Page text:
Where we sail
on Port Phillip, a large almost landlocked bay, which has Melbourne
on its north east shore and Geelong on its south west. Our preferred
ramp for launching is at the mouth of the Yarra River near Williamstown.
Heading south off the eastern shore we will sail down past Brighton
Beach to Black Rock, with the wind coming in from the southwest, its
a tight lead to make it past Brighton on one tack and we don't usually
make it and have to take a tack out. The Bay is more than 10 miles wide
so there's plenty of searoom.
the beginning of the summer for the last few years we've taken Crazybird
over to lake Wendouree near Ballarat, for their Opening Season Classic
Boat Regatta. Lake Wendouree is a relatively small lake, about 5 kilometres
in circumference, and the wind can be fierce and the temperature low
(by aussie standards) so sometimes we wonder why we go! But its a great
weekend, well organised by the local yacht club, and usually a few boats
head over from Melbourne. Crazybird has won the Classic Boat 3 race
series twice despite usually messing up the start and getting lost amongst
all the buoys.
We usually head down to the Gippsland Lakes in SE Victoria
a couple of times a year. This is fairly large sailing area, adjacent
to the south coast, just separated from the sea by a long long overgrown
sandspit. Its a popular sailing area but never really gets overcrowded
apart from peak public holidays. We usually base Crazybird in Paynesville
and do daysails in company with friends on other boats. Its usually
a bit milder here than Melbourne which is welcome in both summer and
winter. In summer there is often a very strong seabreeze from midmorning
onwards which can be a bit much for pleasant sailing on Crazybird. Still
we've had plenty of great sailing there, particularly in late summer.
The big event we try never to miss is the Gippsland Woodenboat Messabout,
organised by the local chapter of the Wooden Boat Association. This
has to be the most laid back relaxed and entertaining festival of its
kind around. It does usually include a couple of sailing races and Crazybird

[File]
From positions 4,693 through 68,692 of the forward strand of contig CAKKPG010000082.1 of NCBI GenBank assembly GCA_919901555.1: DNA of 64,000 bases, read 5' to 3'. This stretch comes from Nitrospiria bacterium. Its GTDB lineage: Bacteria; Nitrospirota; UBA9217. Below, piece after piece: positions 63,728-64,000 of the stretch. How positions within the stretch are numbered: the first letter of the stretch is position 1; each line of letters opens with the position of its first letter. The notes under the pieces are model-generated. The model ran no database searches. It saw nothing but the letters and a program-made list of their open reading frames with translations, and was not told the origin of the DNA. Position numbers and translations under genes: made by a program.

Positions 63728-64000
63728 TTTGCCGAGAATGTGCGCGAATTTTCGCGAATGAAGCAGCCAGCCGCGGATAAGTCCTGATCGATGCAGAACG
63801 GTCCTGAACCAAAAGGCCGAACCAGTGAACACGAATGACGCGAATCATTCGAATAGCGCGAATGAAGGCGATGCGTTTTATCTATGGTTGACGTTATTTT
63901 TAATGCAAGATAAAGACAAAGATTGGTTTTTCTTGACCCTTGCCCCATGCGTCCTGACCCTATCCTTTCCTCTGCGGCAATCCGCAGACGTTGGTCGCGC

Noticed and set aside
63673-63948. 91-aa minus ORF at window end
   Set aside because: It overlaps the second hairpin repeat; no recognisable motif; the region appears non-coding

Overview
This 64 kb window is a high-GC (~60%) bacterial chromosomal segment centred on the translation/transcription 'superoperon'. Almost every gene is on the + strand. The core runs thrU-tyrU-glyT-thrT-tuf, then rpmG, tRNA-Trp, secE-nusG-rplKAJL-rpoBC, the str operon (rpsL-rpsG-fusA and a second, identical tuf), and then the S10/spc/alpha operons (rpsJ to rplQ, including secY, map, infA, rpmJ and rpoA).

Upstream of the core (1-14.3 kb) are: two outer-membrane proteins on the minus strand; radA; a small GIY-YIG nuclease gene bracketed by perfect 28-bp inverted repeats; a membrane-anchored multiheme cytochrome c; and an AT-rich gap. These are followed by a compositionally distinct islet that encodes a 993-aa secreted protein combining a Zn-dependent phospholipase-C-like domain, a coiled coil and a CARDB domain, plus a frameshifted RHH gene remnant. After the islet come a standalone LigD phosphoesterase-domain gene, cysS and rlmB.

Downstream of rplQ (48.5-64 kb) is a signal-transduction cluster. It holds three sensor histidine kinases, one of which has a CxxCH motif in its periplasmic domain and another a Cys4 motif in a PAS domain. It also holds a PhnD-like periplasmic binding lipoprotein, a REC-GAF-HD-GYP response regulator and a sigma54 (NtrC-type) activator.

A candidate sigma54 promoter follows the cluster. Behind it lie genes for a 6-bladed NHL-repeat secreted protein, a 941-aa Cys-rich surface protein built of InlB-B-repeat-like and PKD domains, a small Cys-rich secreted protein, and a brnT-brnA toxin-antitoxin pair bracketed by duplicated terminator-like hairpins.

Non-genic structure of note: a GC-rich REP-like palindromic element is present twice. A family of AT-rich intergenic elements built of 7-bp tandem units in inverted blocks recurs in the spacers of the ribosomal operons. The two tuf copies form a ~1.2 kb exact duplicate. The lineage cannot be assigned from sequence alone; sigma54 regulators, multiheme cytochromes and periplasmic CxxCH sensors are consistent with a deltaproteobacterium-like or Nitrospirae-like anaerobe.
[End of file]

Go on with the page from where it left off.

has won the 'big boat' class a few times. It usually ends up a neck
and neck duel with 75 year old Charlie Strong (and his dog) sailing
a boat he designed and built himself.
sail on Albert Park, which is adjacent to central Melbourne, a few times
a year when the Victorian Wooden Boat Association have sailing days
there. Its a small shallow lake, circumference about 5 kilometres, and
Crazybird feels very constrained there. The wind can be very gusty but
is usually considerably lighter than on the nearby Port Phillip Bay.
Its a good place to take other members and visitors out for a short
sail. But there's nowhere to go and in the end its pretty frustrating!
Still, on a fine midwinter day its much less trouble than going out
on the Bay, and there is always good debate with other members of the
Wooden Boat Association.
Goolwa Wooden Boat Festival is one of our favourites. Goolwa is a small
town at the mouth of the great Murray River, south of Adelaide in South
Australia. The Festival is held every two years and attracts wooden
boats form all over. Classic paddle steamers come down the Murray for
it, whilst boats from Melbourne and even as far away as Perth go over
for it. Its the best part of a 10 hour drive each way from Melbourne
but well worth it. The combination of a great sailing environment, lots
of beautiful boats, live jazz all day and late into the night, wine
tasting from the great South Australia wineries, and a general sense
of revelry (rivalry too, Charlie Strong and his dog always go too),
make it a wonderful weekend.
Copyright © 2002 Nick Grainger